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Old 03-20-2008, 03:21 PM   #21
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You gotta be careful with methods like this. You've got to be able to reliably remember the passwords. I well recall when I was in the hospital for 2 weeks last year....I felt so crappy that I could barely remember what month it was, let alone arcane things like remembering what corver of a sheet of paper tolook at. Also, you've got to make sure that your spouse (or whomever) can find the passwords when/if you are dead or incapacitated. Or lose your memory.
Good point. When I returned to work two months after Katrina (and all the mind-bending evacuation and cleanup and so on that followed), after going through unusually tight security and then climbing up six flights of stairs due to elevators totalled by the storm, and seeing/hugging friends I feared had drowned, I sat down at my computer at work and thought, "OMG - - what if I don't remember the password?" We get three tries and it locks, and I was pretty sure the IT people were swamped with password resetting requests, if they were even on duty. It turned out that I remembered and didn't even have to get out my sheet. But that was just luck.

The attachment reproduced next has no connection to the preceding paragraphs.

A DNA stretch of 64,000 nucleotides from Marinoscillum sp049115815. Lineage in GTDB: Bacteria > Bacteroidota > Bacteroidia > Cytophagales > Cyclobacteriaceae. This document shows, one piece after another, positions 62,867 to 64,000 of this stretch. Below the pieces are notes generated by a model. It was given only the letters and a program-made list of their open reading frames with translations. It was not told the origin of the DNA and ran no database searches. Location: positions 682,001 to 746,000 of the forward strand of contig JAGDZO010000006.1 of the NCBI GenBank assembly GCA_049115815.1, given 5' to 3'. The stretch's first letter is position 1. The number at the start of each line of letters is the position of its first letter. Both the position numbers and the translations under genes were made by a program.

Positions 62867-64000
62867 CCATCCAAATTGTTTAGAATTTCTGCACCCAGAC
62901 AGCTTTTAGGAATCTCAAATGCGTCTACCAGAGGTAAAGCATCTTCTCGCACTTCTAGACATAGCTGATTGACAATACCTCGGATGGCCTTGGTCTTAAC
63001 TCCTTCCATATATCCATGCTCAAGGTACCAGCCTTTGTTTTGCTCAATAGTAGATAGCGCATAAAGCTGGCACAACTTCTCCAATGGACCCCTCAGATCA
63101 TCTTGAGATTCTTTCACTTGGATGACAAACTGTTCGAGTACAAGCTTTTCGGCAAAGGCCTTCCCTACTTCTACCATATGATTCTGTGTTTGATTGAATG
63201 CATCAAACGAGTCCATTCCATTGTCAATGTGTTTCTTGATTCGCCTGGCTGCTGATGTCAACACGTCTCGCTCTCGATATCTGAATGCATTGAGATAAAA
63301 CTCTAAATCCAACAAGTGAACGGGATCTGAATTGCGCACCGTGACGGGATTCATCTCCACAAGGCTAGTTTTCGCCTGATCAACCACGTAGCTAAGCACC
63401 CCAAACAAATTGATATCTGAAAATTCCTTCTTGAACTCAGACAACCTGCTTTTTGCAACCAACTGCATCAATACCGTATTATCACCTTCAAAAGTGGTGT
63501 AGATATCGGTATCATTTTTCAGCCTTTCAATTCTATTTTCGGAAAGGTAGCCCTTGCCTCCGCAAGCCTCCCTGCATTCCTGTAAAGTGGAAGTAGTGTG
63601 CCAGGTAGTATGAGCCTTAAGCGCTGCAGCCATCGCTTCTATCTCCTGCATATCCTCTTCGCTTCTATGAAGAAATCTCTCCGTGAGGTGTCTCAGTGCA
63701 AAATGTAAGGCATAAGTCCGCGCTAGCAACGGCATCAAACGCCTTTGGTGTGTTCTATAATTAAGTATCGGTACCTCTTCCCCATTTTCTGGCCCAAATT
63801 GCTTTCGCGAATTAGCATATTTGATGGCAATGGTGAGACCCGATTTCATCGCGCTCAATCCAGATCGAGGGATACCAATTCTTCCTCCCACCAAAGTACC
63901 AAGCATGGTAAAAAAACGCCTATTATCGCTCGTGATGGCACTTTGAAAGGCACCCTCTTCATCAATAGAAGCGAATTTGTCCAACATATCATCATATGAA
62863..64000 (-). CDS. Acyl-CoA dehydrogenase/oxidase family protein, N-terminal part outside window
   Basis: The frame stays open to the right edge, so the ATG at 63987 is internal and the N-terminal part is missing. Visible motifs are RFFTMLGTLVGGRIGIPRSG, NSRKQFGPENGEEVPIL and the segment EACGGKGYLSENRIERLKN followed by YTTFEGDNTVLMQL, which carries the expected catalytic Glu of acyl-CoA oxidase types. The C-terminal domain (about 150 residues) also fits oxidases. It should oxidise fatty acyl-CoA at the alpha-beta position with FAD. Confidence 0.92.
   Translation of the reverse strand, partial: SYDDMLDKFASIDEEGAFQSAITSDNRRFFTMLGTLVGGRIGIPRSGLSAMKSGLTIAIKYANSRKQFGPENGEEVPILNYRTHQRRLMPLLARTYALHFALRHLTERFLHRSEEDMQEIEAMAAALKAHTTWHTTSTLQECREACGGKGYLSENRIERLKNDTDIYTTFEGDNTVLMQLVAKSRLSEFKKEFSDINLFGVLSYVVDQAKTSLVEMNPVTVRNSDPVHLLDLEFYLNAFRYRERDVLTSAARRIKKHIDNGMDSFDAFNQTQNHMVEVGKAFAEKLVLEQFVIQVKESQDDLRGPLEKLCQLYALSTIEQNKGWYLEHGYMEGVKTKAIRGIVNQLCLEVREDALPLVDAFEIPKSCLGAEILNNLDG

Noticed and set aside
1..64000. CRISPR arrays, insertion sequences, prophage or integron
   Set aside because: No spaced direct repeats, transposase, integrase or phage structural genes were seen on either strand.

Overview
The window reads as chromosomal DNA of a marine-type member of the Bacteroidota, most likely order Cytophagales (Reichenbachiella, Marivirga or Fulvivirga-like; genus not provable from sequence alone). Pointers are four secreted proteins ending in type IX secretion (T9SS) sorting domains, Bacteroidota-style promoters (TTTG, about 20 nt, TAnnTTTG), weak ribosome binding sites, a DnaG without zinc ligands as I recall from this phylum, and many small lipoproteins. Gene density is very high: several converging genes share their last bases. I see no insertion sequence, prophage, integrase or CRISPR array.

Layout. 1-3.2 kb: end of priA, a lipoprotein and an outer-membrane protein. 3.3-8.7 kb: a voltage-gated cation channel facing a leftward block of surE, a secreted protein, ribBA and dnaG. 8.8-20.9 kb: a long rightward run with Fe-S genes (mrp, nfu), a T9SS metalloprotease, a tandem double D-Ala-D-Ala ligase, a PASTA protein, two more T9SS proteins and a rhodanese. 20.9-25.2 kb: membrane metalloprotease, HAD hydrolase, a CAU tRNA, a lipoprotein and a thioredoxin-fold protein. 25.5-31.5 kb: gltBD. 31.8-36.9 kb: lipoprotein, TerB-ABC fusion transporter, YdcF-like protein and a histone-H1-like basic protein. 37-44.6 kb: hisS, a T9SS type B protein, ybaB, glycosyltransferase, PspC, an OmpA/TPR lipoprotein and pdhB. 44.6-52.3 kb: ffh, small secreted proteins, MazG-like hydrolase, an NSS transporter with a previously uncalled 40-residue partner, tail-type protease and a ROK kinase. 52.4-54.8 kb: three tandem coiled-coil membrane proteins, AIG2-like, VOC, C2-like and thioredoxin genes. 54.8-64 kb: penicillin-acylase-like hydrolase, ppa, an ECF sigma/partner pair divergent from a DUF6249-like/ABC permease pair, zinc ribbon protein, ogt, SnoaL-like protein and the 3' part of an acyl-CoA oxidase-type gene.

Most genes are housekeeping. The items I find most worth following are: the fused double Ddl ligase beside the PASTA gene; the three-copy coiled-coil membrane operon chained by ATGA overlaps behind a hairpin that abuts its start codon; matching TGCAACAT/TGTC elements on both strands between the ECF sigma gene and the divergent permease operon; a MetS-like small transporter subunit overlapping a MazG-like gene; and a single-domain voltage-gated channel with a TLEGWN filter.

On the other hand, I have been managing multiple computer passwords for well over 35 years and haven't had any serious problems that couldn't be addressed in a routine manner.
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Old 03-20-2008, 03:52 PM   #22
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. Also, you've got to make sure that your spouse (or whomever) can find the passwords when/if you are dead or incapacitated. Or lose your memory.

Good point ! That's why I keep mine in a binder in a fire proof safe . I want to make it as easy as possible for my loved ones . Once a year I write my daughter a detailed letter with everything she needs to know and where to find it . Having been in that position you are so crazy with grief that you need all the help you can get .
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Old 03-20-2008, 04:03 PM   #23
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I guess I don't have to remind you that participation in this thread is a security breach . I keep all my really critical passwords in a physical form off the computer. Important excel files are protected by very strong passwords.